I can’t say I agree with this argument
But there’s another downside, which is the negative impact on thousands of writers the public has never heard of or, more importantly, had the opportunity to read. In that sense, it could even be argued that Rowling’s well-intended hoax has backfired, turning into yet another story about fame in the modern world.
via JK Rowling’s book ruse is a cautionary tale for unknown writers | Joan Smith | Comment is free | guardian.co.uk.
For one thing, readers always have the opportunity to read debut authors, though they may never consider them and they may choose not to read them, given that readers’ time is limited and the chances of getting a bad book are high, it’s understandable that they often pick authors they already know and like.
Secondly the publishing industry has always been hit driven, there’s some argument that it is becoming even more so with the bandwagoning effect of the internet, but that’s a question of scale rather than kind. New writers always struggle to get exposure in this environment. But even the hits start small until something or someone pushes them over an edge, that can be advertising spend, celebrity endorsement, top line publicity, word of mouth or just dumb luck, but even JK Rowling started at the bottom with Harry Potter, the initial print run for The Philosopher’s Stone was around 1,00 copies!
Finally no writer is entitled to success, just as no publisher or bookseller is entitled to it. We all have to work to reach readers and entice them to read book (hopefully our books). Sometimes that means publishing a few books before gaining a readership, sometimes it may mean a writer never gains that readership despite being talented. There’s no foolproof way to guarantee success, you just have to keep plugging away at it and finding good partners to work with and hoping you can do everything right so that if success comes, you’re ready.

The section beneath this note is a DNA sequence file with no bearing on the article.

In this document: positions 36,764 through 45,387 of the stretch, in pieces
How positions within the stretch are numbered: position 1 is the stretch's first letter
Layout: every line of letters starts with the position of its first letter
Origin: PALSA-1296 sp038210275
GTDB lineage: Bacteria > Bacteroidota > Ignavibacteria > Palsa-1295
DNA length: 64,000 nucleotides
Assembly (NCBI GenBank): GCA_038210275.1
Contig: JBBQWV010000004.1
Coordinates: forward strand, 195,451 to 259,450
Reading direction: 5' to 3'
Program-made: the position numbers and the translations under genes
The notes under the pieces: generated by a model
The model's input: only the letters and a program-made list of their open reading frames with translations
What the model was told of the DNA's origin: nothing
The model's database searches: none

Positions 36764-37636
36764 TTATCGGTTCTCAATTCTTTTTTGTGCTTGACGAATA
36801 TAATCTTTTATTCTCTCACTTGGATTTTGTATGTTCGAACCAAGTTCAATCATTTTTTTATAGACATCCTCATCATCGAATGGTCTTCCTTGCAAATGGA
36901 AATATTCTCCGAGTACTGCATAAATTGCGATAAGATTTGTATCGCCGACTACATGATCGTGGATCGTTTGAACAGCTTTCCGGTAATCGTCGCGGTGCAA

4 thoughts on “On Galbraith, JK Rowling & Debut Novellists”
One has to wonder how exactly The Sunday Times got the info. 1500 in sales probably appalled her. It was time to get back some of the money for the time she put in writing the book, I presume. Therefore, tell the world.
I don’t think so, tellingly the paperback hadn’t even been printed yet, if it was a leak, you’d be damn sure they’d have had that ready to roll! Seems more likely a case of loose lips sinking ships!
I think Nathan Bransford summarises it well in yesterdays article;
“Still, it was a book written by J.K. Rowling. It received terrific reviews. It was published by great publishers. And it didn’t take off.
It just goes to show how fleeting commercial success is in the book world.”
If you found out a book was by JK Rowling, who’d ever manage to keep quiet about that? It’s just too newsworthy to stay hidden. I completely agree with your last paragraph Eoin – for a book to be a bestseller it has to touch some nerve in the general public (beyond those books stacked on supermarket shelves, I mean), and that is a completely unguessable equation. Dan Brown is such an interesting case in point – three thrillers with very middling sales and then The Da Vinci Code! The question is whether publishers are able to live with the uncertainty and the low sales for a bit, and see whether a writer takes off. In France, Gallimard used to pay a salary to its literary authors like Sartre and Duras, in the belief that they’d become important names one day. Of course, they’ve paid them back handsomely now, but it took decades of nerve holding to reach that point – who would do that now in order to allow an author the time and focus to write?